Bladder Cancer: New Insights Into its Molecular Pathology - Beyond the Abstract

Bladder cancer is one of the most prevalent cancers worldwide. The majority of patients present with non-invasive bladder cancer, comprising non-invasive papillary carcinoma (Ta) and carcinoma in situ (CIS; Tis). Bladder cancer develops either via the FGFR3/RAS pathway (for Ta) or the TP53/RB1 pathway (for Tis). Non-invasive papillary carcinoma (Ta) develops from hyperplasia post FGFR3/HRAS mutation; then, it potentially progresses to invasive carcinoma after the inactivation of CDKN2A/TP53/RB1. Carcinoma that develops via this FGFR3/RAS pathway has been considered as the luminal type. CIS develops from dysplasia after the inactivation of TP53/RB1, followed by aggressive invasive carcinoma. Carcinoma that develops via the TP53/RB1 pathway has been considered as the basal type.

Recent data from The Cancer Genome Atlas (TCGA) sub-classify bladder cancers into the following five molecularly-distinct subtypes: luminal-papillary, luminal-infiltrated, luminal, basal-squamous, and neuronal. The luminal-papillary subtype (35%), characterized by a papillary morphology and FGFR3 alterations, carries the best overall survival and is predicted to have little response to neoadjuvant chemotherapy (NAC). FGFR3 inhibitors or early cystectomy is recommended for this subtype. The luminal-infiltrated subtype (19%) is enriched for a mesenchymal signature and moderately expresses immune markers (PD-L1 and CTLA4). This subtype has little response to NAC and is predicted to show a substantial response to immune checkpoint inhibitors. For the luminal subtype (6%), which displays an umbrella cell phenotype, no recommended therapies exist at present. The basal-squamous subtype (35%), which is characterized by the expressions of basal or squamous cell differentiation markers and immune markers (PD-L1 and CTLA4), has a relatively high sensitivity toward NAC and a potential to be responsive toward immune checkpoint inhibitors. For the neuronal type (5%), which is enriched for high expressions of neuroendocrine and neuronal markers, etoposide plus cisplatin-based therapy is suggested, in a similar manner to treatments for neuroendocrine cancers at other organs.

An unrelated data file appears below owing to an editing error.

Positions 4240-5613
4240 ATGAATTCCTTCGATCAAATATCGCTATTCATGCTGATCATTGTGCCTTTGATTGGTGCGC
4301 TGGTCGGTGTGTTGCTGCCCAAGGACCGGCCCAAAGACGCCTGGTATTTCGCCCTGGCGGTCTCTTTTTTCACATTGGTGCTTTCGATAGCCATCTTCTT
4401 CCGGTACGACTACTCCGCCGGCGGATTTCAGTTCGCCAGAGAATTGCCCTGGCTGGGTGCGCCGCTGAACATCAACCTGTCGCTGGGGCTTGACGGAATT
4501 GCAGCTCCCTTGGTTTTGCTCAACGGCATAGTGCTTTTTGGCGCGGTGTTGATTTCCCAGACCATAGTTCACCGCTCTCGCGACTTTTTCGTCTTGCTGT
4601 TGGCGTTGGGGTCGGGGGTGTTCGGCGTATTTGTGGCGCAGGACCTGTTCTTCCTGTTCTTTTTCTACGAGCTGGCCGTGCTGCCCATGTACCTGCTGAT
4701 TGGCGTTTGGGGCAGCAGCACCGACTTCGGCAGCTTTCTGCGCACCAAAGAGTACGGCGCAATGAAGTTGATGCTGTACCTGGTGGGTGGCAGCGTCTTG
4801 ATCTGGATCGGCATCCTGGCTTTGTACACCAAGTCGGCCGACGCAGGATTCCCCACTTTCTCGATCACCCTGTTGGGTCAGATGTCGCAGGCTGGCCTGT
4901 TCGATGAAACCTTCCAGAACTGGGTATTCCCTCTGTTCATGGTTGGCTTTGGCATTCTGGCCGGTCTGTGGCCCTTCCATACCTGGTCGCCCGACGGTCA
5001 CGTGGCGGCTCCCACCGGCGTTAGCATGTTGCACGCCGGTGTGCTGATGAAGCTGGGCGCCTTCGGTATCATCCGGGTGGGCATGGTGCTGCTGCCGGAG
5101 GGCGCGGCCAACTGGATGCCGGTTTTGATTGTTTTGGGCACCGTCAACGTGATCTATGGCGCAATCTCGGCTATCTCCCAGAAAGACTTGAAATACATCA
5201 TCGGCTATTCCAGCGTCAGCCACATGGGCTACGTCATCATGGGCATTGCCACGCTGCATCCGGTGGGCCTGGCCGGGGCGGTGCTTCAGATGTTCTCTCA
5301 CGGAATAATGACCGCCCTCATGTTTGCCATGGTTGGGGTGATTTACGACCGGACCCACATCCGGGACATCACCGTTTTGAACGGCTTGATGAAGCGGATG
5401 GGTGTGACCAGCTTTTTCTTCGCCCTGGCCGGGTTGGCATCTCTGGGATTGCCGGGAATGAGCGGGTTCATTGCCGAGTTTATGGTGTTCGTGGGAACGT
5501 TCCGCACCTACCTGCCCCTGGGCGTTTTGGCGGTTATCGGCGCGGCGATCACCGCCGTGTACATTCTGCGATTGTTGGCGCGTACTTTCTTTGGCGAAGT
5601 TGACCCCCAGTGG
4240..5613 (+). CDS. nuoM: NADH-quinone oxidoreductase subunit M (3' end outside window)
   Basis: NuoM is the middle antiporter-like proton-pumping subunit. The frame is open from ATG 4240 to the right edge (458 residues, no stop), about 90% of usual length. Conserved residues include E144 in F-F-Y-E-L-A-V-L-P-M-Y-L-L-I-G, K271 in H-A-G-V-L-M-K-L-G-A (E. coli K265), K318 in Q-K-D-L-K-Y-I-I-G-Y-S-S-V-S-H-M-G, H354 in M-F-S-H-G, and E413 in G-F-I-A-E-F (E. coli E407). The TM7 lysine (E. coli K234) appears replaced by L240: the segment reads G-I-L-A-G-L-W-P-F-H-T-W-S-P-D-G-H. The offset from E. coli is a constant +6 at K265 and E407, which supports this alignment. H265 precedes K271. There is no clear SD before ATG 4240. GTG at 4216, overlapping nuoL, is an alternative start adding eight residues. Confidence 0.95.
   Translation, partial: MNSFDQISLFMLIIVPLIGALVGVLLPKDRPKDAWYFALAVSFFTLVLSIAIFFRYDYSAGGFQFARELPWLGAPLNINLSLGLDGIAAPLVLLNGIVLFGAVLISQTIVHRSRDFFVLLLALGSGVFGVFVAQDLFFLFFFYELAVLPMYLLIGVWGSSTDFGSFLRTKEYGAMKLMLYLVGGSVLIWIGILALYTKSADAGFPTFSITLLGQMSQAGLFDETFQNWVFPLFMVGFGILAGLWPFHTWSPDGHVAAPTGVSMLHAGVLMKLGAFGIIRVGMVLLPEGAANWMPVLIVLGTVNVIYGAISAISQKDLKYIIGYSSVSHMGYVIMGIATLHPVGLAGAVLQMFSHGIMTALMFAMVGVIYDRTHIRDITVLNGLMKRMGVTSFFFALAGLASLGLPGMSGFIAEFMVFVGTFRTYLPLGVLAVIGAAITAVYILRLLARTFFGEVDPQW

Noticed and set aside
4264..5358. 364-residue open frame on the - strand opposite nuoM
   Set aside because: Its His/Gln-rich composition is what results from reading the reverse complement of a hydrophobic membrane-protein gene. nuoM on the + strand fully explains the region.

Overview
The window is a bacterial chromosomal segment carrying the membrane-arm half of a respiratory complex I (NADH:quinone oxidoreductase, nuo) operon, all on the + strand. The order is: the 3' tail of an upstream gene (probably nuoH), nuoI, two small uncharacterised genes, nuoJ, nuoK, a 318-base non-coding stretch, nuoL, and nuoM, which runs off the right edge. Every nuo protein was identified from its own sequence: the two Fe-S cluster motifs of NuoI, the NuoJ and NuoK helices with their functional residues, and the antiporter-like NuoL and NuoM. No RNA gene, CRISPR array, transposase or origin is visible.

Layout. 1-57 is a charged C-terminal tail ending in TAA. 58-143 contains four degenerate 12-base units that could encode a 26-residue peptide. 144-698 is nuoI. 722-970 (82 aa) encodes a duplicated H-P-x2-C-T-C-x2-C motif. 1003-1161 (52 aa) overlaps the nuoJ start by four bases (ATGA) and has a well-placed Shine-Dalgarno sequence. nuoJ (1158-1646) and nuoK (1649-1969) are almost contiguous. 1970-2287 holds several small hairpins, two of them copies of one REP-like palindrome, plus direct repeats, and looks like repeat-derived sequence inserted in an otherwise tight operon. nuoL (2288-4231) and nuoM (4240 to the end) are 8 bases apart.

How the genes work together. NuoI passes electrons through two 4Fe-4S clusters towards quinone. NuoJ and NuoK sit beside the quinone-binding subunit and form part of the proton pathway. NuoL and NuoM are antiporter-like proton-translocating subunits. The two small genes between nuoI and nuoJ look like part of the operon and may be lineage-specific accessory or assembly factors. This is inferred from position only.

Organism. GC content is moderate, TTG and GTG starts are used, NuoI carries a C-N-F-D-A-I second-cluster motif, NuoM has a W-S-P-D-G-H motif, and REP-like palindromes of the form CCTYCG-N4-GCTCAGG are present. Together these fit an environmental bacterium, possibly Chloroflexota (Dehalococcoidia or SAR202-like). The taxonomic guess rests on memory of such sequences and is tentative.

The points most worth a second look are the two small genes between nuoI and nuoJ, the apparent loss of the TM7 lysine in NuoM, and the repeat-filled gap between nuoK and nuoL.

The newly identified associations of specific molecular subtypes with therapeutic strategies are not yet validated but look promising. The translation of the molecular characterization of bladder cancer to clinical application is demanded to provide clinicians with the best therapeutic strategies for patients with bladder cancer.
Molecular distinct subtypes

Written by:
Kentaro Inamura, MD, PhD, Division of Pathology, The Cancer Institute, Japanese Foundation for Cancer Research, Tokyo, Japan


References

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